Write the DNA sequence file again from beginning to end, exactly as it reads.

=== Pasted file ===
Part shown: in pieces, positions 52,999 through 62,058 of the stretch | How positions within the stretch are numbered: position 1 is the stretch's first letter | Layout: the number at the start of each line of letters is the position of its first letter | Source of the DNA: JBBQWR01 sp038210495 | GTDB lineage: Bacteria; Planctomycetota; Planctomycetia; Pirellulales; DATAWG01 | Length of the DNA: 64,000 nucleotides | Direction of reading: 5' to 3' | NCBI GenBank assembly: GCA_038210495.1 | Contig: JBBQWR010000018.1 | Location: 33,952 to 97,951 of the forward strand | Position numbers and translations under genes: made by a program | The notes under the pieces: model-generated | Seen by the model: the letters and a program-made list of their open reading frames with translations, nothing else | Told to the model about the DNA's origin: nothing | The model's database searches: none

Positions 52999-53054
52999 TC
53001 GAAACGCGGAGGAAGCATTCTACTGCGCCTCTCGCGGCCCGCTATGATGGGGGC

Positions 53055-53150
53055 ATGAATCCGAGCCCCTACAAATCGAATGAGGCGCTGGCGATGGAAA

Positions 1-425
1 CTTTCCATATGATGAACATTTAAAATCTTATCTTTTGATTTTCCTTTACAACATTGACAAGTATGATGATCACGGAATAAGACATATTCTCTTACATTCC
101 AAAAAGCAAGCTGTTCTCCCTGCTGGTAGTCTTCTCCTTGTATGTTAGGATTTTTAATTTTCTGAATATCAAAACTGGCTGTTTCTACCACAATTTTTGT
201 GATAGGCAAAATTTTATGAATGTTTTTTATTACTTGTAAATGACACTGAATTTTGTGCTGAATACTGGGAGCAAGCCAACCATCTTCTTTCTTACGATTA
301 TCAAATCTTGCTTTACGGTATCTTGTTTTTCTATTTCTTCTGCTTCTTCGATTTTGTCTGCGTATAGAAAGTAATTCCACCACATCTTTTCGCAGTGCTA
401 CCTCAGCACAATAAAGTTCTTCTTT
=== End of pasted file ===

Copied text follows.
Part shown: in pieces, positions 52,999 through 62,058 of the stretch | How positions within the stretch are numbered: position 1 is the stretch's first letter | Layout: the number at the start of each line of letters is the position of its first letter | Source of the DNA: JBBQWR01 sp038210495 | GTDB lineage: Bacteria; Planctomycetota; Planctomycetia; Pirellulales; DATAWG01 | Length of the DNA: 64,000 nucleotides | Direction of reading: 5' to 3' | NCBI GenBank assembly: GCA_038210495.1 | Contig: JBBQWR010000018.1 | Location: 33,952 to 97,951 of the forward strand | Position numbers and translations under genes: made by a program | The notes under the pieces: model-generated | Seen by the model: the letters and a program-made list of their open reading frames with translations, nothing else | Told to the model about the DNA's origin: nothing | The model's database searches: none

Positions 52999-53054
52999 TC
53001 GAAACGCGGAGGAAGCATTCTACTGCGCCTCTCGCGGCCCGCTATGATGGGGGC

Positions 53055-53150
53055 ATGAATCCGAGCCCCTACAAATCGAATGAGGCGCTGGCGATGGAAA

Positions 1-425
1 CTTTCCATATGATGAACATTTAAAATCTTATCTTTTGATTTTCCTTTACAACATTGACAAGTATGATGATCACGGAATAAGACATATTCTCTTACATTCC
101 AAAAAGCAAGCTGTTCTCCCTGCTGGTAGTCTTCTCCTTGTATGTTAGGATTTTTAATTTTCTGAATATCAAAACTGGCTGTTTCTACCACAATTTTTGT
201 GATAGGCAAAATTTTATGAATGTTTTTTATTACTTGTAAATGACACTGAATTTTGTGCTGAATACTGGGAGCAAGCCAACCATCTTCTTTCTTACGATTA
301 TCAAATCTTGCTTTACGGTATCTTGTTTTTCTATTTCTTCTGCTTCTTCGATTTTGTCTGCGTATAGAAAGTAATTCCACCACATCTTTTCGCAGTGCTA
401 CCTCAGCACAATAAAGTTCTTCTTT